So I think when you run your own business, there’s any number of small, daily or infrequent setbacks, but I think there was a period of time. So I’ve been running my own business for 10 years and we started off hard. I want to start off. So we started off like everyone does when they start a business a little tentatively, like, will people actually pay us to do this if we hang out a shingle? And it was like from day one gangbusters, we were super busy. We were shocked and thrilled. And several years went by like that. And like we didn’t have a minute to breathe. We did the branding for the Obama White House. I mean, it was amazing. And then all of a sudden crickets and we went, OK, all right, let’s keep writing proposals. OK, great. We have a proposal from Pepsi. OK, now that’s no, you know, and it was one after the other. We just had this long dry spell. And, you know, that’s a big setback. It’s like this rude awakening and you go, was that all beginner’s luck? Did we just already tap out all of the networks that we had and now there’s no more? And there was definitely a serious reflection time there where we said, is this going to work? Do we want to keep doing this? And in the end, we did. And they’re so glad that I did. But there were so many moments where I was like, what am I doing? I should go get early like everyone else. And I’m so glad I did. Because what I realized I have realized I’ve been doing this for ten years, so maybe this is really obvious. But I am so wired to be an entrepreneur.

Susan Meier:
I just I love this lifestyle. I love the freedom to create my own tools and processes and frameworks and to cherry-pick the clients that I want to work with and to set my own schedule and all of those good things. And I’m actually very well suited to the chaos and need for flexibility and comfort with ambiguity is the phrase that you used to use, which I always found very charming. I’m very comfortable with ambiguity and I really enjoy that kind of the hunt and the chase of like, who am I going to get that new client? I would have lost all of those things if I had gone back into a job, which I could have done, gone back into. And so I think my take away from that us for learning is stick with stuff. Obviously, you don’t want to get stuck in a rut, but for someone like me who’s interested in lots of things and has more of a tendency to sort of be curious and bounce around, it’s actually something I have to tell myself all the time, like stay invest in this go deep or keep going even when it’s hard, even when it looks like it’s falling apart. If you stay, you will be rewarded. And I had actually at a business school professor who said that to a class full of us. And we kind of looked like with our heads cocked to one side is that it doesn’t matter what you do, just pick something, pick something and do it for 20 years and you will be wildly successful. And we’re like all worrying about which career to choose. And he said, stop worrying, just pick something and do it and stick with it.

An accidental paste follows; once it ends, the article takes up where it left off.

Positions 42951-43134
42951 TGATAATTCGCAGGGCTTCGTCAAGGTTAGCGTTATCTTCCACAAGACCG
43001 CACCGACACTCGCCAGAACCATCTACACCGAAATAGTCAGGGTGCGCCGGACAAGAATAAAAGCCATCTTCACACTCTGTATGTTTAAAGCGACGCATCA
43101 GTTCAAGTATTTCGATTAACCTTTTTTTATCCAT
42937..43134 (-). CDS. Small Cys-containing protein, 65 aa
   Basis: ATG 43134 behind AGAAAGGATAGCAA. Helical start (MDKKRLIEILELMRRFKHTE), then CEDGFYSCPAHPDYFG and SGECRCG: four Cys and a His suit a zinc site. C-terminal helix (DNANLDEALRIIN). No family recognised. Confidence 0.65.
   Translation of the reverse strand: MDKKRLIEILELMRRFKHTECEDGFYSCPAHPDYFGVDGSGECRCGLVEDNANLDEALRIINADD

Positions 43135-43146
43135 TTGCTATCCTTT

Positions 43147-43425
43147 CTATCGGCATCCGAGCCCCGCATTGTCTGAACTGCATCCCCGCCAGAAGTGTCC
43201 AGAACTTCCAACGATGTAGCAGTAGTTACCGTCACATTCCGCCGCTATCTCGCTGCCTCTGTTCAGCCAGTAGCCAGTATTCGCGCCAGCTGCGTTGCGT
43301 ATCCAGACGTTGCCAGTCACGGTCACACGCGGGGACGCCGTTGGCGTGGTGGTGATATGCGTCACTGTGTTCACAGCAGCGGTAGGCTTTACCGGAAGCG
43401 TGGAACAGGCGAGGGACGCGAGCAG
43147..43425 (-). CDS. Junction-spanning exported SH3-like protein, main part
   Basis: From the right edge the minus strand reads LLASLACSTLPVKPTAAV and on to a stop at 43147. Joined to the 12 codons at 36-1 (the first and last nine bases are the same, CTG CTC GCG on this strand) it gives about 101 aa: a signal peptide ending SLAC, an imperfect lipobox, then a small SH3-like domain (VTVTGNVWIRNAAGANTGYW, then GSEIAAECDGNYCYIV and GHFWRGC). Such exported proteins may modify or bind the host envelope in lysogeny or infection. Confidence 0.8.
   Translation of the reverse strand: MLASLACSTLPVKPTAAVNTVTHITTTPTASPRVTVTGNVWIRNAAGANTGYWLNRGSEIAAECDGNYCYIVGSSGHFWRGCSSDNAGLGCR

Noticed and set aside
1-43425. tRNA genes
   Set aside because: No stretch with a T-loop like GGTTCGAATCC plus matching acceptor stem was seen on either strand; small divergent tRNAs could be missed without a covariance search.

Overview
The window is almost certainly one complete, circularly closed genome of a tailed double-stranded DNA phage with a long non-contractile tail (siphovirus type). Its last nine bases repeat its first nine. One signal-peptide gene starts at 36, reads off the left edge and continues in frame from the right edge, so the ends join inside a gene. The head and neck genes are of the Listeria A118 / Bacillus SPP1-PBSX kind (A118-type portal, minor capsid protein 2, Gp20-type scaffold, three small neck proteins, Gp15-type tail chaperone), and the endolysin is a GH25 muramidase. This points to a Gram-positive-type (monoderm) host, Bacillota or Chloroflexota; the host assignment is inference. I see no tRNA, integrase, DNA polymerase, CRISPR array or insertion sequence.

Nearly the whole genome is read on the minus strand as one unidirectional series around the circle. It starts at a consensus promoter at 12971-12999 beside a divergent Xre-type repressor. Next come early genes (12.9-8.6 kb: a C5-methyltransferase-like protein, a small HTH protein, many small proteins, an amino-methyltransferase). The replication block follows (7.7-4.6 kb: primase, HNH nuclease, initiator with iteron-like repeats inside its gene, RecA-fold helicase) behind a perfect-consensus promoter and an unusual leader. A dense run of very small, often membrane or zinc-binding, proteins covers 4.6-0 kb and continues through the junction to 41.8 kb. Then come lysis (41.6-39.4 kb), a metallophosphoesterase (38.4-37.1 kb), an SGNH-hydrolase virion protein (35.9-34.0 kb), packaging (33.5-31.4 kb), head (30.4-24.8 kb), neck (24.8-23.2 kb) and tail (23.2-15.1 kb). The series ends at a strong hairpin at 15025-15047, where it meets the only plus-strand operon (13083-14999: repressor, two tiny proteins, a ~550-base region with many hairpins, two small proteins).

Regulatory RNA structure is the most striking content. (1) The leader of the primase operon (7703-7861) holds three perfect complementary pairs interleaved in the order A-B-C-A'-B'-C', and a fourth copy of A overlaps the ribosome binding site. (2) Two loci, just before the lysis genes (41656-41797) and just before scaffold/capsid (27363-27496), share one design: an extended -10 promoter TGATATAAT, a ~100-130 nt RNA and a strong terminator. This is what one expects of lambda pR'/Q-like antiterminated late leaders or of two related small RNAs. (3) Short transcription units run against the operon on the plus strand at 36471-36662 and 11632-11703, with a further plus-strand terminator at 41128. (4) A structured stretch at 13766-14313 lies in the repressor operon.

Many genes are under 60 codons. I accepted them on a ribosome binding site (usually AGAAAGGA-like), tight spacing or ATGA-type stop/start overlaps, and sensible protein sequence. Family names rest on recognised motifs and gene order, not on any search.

Saul Marquez:
I love it. Yeah. I think for anybody listening right now, myself included, I believe you just said, yup, yup. Like I can’t tell you. So I’ve had the podcast go for a little over four years now. Susan, we’ve done over we’ve published over 600 interviews. We’ve got over seventy thousand downloads. It’s a great business. And I can’t tell you like two or three times a year where I will feel like you said. But I know that at the end of the day, what we’re doing is important and it’s and it’s adding value to the health care community. So we’re here. And so I love your message. And I know that it has resonated with a lot of listeners. Folks stick with stuff. Just stick with it. Susan, what are you most excited about today?